• Yaris

A single-vehicle crash that occurred in 2007 has sparked the fourth wrongful death lawsuit against Toyota in conjunction with the string of recent recalls by the world’s leading automobile manufacturer. Tyrene Livingston was driving to her internship on October 26, 2007, when a defect in her car’s electronic throttle system allegedly caused the car to drive across three lanes of traffic, through a barrier and into some woods. The 21-year old college student suffered severe injuries that proved to be fatal. Four days prior to her accident, she had told her Toyota dealership that her brakes were problematic. The dealership claimed her car was fine.

Tyrene’s case is unique in regard to the recalls, as she drove a 2007 Toyota Yaris hatchback. This is the first known case of a Yaris vehicle experience problems with the electronic throttle system or sudden unintended acceleration. Since October 2009, Toyota has recalled nine models of vehicle, including the top-selling Camry, Corolla, and the Prius hybrid. However, the Yaris is not among the vehicles having been recalled at this point.

A Houston man recently filed a wrongful death lawsuit against Toyota after his wife was killed in an automobile accident. He claims that a malfunctioning gas pedal caused his wife’s 2009 Corolla to crash. In December 2009, a 67-year old Nebraska woman was driving with her husband in their 2006 Toyota Prius when the car allegedly accelerated on its own accord, slamming into a Subaru. The husband died as a result of the accident. Both the Corolla and Prius have been cited in recent recalls for having issues with sudden unintended acceleration.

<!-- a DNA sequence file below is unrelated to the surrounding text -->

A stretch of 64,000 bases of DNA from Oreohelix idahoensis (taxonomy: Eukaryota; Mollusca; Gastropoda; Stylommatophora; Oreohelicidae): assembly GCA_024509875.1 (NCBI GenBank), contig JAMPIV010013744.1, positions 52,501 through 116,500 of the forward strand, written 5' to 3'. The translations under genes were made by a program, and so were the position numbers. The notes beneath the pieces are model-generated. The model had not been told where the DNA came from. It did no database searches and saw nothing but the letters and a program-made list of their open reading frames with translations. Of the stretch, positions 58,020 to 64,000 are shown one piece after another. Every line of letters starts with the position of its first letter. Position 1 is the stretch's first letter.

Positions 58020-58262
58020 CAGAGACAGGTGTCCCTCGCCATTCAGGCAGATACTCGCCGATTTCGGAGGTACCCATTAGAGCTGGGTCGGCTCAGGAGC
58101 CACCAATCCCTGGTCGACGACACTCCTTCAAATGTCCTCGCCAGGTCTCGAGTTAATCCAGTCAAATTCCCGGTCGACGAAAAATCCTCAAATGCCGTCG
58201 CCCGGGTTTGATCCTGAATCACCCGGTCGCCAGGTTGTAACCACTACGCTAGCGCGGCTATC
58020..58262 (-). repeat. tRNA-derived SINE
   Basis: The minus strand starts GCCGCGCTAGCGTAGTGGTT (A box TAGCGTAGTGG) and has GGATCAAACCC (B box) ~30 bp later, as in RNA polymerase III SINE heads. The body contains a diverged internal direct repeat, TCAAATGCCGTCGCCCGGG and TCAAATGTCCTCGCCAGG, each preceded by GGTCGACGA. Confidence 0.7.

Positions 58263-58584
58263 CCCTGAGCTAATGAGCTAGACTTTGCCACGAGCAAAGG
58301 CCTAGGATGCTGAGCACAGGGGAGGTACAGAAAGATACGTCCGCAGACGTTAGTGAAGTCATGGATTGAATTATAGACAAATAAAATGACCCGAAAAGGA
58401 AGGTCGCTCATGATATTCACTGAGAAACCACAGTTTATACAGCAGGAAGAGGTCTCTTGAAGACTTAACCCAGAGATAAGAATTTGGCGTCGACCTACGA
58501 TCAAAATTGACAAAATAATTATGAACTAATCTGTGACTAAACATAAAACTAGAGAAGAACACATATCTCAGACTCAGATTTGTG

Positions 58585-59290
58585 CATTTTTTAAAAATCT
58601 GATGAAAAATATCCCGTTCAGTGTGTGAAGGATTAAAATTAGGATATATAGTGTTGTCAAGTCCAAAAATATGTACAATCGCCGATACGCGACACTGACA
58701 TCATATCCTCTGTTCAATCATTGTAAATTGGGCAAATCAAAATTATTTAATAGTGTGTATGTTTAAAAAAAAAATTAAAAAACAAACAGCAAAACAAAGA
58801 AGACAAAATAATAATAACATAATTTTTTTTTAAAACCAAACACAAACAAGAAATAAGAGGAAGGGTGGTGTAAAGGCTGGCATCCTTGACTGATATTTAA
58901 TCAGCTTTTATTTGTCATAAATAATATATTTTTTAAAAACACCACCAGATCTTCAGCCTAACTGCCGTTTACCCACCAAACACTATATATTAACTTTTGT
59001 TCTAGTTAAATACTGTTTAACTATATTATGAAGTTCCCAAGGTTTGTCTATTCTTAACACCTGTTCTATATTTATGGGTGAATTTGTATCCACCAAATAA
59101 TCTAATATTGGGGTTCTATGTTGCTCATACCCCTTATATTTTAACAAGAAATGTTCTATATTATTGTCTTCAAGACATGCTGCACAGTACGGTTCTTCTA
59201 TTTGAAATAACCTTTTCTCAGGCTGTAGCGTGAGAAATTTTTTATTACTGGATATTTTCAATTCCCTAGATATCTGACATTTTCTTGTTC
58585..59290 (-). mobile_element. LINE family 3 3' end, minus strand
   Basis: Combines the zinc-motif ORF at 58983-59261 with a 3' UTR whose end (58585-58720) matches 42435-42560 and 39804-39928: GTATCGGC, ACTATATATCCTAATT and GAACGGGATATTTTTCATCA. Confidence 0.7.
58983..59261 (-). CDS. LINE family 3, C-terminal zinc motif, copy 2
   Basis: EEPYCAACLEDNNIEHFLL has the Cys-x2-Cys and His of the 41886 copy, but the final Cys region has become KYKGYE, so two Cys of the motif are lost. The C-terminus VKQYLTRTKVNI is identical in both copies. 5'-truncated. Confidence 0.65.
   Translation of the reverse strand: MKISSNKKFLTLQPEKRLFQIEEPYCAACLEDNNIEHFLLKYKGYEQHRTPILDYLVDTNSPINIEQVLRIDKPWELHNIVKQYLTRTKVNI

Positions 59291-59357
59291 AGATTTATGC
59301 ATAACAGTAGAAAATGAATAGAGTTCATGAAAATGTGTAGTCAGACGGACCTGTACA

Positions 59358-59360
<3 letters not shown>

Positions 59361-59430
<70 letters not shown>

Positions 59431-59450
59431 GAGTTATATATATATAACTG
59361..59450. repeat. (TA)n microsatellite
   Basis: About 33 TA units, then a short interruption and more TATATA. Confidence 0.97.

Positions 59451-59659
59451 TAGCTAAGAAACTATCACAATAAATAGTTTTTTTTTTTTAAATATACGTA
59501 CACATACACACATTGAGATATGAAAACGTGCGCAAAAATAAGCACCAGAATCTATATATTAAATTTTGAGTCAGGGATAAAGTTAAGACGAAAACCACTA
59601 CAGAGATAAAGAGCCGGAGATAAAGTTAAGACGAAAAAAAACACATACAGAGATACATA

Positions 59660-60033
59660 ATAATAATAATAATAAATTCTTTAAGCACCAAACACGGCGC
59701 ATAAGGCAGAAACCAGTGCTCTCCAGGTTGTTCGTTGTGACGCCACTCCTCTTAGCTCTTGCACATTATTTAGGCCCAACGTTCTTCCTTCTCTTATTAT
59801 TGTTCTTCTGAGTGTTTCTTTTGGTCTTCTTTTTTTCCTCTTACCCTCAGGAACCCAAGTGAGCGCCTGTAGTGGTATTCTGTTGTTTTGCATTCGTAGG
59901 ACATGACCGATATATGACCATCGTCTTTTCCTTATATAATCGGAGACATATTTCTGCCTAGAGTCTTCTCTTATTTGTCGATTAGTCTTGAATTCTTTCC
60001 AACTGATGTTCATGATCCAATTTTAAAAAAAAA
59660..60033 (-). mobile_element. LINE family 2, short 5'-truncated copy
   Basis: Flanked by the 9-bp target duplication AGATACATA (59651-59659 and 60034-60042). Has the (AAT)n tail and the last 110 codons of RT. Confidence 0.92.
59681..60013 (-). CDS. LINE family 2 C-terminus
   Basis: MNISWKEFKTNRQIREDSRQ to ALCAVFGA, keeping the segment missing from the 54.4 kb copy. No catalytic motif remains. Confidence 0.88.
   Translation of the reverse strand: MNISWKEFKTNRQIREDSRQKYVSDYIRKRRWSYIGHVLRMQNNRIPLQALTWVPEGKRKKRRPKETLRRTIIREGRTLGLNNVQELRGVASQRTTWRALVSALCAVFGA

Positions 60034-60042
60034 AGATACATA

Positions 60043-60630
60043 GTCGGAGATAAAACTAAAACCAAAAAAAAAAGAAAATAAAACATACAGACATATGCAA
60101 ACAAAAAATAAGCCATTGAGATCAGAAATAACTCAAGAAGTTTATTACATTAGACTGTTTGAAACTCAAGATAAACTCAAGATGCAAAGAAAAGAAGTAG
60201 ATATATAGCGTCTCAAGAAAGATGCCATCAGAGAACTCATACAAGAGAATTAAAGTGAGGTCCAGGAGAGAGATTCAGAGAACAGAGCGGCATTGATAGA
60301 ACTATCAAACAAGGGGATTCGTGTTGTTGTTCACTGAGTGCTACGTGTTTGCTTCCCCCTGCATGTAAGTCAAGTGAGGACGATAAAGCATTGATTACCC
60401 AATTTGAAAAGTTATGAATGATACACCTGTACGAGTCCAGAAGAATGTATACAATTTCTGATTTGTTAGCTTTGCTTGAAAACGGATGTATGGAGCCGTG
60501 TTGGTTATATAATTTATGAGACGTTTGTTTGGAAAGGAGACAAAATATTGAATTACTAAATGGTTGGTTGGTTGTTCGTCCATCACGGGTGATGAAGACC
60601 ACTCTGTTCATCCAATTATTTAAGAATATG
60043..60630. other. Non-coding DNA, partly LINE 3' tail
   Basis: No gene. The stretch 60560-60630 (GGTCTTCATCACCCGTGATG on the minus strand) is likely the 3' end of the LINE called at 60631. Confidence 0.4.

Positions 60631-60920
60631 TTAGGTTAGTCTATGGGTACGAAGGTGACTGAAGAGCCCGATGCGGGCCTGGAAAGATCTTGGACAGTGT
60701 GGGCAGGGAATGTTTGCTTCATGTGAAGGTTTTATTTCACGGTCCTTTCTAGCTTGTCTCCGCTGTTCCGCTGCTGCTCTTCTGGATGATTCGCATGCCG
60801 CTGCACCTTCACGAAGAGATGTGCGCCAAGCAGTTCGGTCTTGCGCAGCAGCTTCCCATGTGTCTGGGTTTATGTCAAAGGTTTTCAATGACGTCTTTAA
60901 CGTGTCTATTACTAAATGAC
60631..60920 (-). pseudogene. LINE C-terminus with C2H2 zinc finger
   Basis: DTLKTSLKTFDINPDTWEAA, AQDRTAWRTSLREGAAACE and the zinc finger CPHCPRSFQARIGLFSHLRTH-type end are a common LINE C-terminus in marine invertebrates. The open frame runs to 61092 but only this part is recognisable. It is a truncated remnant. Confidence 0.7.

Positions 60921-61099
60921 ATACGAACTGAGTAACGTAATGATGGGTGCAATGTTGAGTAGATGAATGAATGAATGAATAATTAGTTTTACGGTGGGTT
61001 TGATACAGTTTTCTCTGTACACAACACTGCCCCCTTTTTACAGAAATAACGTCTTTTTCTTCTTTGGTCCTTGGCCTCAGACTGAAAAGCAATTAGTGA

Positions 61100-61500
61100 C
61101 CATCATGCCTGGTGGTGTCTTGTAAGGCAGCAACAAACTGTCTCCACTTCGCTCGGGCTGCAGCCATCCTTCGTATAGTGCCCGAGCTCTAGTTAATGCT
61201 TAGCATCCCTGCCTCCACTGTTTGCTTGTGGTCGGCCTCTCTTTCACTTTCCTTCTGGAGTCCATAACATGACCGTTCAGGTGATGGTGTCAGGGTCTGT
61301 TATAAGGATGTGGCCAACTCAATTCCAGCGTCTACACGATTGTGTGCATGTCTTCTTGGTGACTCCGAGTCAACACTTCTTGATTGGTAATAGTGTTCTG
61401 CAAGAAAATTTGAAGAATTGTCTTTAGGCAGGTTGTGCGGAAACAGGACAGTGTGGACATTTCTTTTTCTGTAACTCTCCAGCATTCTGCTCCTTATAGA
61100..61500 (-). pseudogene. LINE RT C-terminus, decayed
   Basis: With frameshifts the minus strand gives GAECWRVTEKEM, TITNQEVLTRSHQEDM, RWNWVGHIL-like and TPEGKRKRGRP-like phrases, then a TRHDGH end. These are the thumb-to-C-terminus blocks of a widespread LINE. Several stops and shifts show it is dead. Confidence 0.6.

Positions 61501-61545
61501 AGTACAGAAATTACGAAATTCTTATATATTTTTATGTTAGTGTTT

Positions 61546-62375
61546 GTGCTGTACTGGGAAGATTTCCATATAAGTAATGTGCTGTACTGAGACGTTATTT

The news of the latest wrongful death lawsuit comes as Toyota leadership has been busy meeting with U.S. government agencies regarding the massive recall that involves nearly 10 million vehicles. Toyota’s President Akio Toyoda met with the House Committee on Oversight and Government Reform today, offering to take full responsibility for the problems that Toyota vehicles have caused American consumers.

However, Toyota’s leadership drew heavy criticism only days ago after an internal memo was leaked, proclaiming that the company had urged federal legislators to delay the initial October 2009 recall. By delaying that recall, Toyota saved more than $100 million last year.

If you or a loved one owns one of the affected Toyota models and have experienced problems with sudden unintended acceleration or stuck accelerators, contact Newsome Law Firm and fill out a case evaluation form today. Our team of attorneys has experience specific to complications associated with automobile recalls. Not only can they give you the legal guidance you need, they can help you get the compensation you deserve.